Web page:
how many rentals can you buy in a year?

Asked by Mdfindling, 48382 Tue Jan 10, 2012

We are looking to start buying rentals in se michigan. We see many homes going for 40-50K with 1000-1200 in monthly income. We are starting with 300K in cash with 800/750 credit scores and over 300K a year in income. My question is how fast can we start to accumulate properties, what is the best way to start financing these?

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Michael Cheng, Agent, San Jose, CA
Wed Jan 11, 2012
As attractive as the numbers might appear, you shouldn't expect to just load up on a bunch of these property and get an instant flow of checks for $8-10K in the mail. Owning and managing rentals take some time and skill. You should pick up one or two with cash and get them cash flowing for a good 4-6 months. Once you feel comfortable, repeat the process until you've deployed all your cash. If you're doing it right, you should have enough cash flow to buy a new property every 5-6 months. Seems like a good way to accumulate properties quickly and you can stop and enjoy the cash flow anytime. If you keep financing them, you'll own lots more properties with a lot of management overhead and not much cash coming in for yourself.
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Roland Vinya…, Agent, Sprakers, NY
Wed Jan 11, 2012
Don't jump into deep water without swimming around in a bit first. Make SURE you like the rental business. It is not all gravy. Tenants move out without notification. Repairs need to be made at a faster rate than they do on your own home. There is trash they leave behind.Collections are not always easy. What do you do if you get a call saying, "My toilet is not working"? Do your financial calculations based on a vacancy rate. There should be some vacancies, otherwise you may not be charging enough. But you don't want many of them.

I would buy a few, 2 or 3 perhaps, with your cash and see how you like the business and see how it is working for you. Should you have chosen other areas? Different types of homes? Commercial instead? Answer these kind of questions with a smaller investment. Once your business is established, you will have better luck securing financing for other acquisitions.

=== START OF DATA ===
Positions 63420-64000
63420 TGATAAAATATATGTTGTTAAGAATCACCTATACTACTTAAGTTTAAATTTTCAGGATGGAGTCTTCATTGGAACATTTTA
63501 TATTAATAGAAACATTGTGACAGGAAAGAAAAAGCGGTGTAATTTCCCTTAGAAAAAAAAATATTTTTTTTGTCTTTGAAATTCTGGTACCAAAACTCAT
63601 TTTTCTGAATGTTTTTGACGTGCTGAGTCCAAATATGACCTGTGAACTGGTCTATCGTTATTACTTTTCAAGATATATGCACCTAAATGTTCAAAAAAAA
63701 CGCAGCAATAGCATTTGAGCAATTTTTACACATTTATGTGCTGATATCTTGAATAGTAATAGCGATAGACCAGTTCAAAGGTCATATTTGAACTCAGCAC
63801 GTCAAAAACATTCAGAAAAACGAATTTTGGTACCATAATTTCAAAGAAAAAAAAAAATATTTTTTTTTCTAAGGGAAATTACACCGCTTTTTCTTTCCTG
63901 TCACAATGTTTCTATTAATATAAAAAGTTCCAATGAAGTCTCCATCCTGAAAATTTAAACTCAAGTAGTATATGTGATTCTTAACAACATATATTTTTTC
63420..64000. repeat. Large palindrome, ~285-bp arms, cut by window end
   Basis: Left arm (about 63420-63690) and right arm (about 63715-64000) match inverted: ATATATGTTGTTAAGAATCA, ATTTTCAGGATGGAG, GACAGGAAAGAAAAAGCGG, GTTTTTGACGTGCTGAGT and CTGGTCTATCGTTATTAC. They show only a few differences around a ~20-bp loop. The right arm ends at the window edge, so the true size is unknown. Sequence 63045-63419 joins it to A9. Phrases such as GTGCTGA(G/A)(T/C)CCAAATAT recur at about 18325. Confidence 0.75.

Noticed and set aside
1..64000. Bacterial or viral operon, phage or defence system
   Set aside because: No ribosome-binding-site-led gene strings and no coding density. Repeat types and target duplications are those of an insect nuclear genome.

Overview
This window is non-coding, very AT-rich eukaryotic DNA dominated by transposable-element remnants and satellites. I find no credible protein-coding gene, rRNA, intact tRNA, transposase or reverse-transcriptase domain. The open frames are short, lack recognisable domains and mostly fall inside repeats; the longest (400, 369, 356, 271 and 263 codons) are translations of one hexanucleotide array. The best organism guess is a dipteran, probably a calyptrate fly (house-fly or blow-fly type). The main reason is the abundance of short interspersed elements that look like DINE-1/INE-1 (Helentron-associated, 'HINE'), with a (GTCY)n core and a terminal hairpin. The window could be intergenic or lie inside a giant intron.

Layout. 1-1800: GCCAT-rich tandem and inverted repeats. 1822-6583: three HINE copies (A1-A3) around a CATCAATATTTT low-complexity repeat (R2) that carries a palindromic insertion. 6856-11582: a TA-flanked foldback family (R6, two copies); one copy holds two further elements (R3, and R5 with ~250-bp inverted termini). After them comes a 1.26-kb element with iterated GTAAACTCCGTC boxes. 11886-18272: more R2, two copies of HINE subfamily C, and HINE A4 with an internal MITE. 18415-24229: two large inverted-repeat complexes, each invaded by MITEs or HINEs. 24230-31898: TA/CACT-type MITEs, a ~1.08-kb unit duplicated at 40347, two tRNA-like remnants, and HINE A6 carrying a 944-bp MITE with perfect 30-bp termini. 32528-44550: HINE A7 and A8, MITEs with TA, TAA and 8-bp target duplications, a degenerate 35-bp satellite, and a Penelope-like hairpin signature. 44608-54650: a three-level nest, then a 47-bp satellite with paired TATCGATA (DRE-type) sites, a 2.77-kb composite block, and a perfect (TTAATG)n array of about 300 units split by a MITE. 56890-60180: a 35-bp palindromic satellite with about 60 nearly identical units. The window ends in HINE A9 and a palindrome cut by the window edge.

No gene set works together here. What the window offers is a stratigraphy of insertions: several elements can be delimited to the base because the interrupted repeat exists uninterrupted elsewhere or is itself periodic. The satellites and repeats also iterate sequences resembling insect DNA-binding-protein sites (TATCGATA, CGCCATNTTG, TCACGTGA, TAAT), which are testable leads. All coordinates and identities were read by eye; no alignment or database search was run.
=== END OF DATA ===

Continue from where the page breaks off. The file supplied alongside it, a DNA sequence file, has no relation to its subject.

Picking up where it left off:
Personally, I stick with what I can buy for cash. Conservative, which limits my top side, but safe. I also like knowing a business well before I invest in it.
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Brian Wayman, Agent, Indianapolis, IN
Tue Jan 10, 2012
Honestly, the best way is just to use cash if possible. You obviously want to try to keep a good amount of money liquid but cash is still king. Once you start involving lenders you loss your ability to be quick and easy to work with plus they are running the show. Lenders have been a lot tighter on lending money for investors to buy bankowned/foreclosure and HUD homes. I would talk with bank typically one that is local and handles all their own unwritting which keeps everything in house.
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Ann Ryan, Agent, Doral, FL
Tue Jan 10, 2012
First, you need to talk to commercial lenders, because you're not going to be getting individual mortgages. I suggest you also rethink the strategy just a bit - you shouldn't try to buy things up as fast as possible. Instead, try to concentrate on getting the best VALUE. In your case, that will be based mostly on rental income vs. investment (ROI) but also consider long-term possibility for appreciation. You will want to start developing a network of service providers - a plumber, an electrician, a general contractor, etc. that understand that you're working on a long-term rental stream, and therefore will quote you great prices and give you great service in order to maintain your long-term patronage. I'd be happy to refer you to a local Realtor, who can guide you through local conditions and pitfalls.
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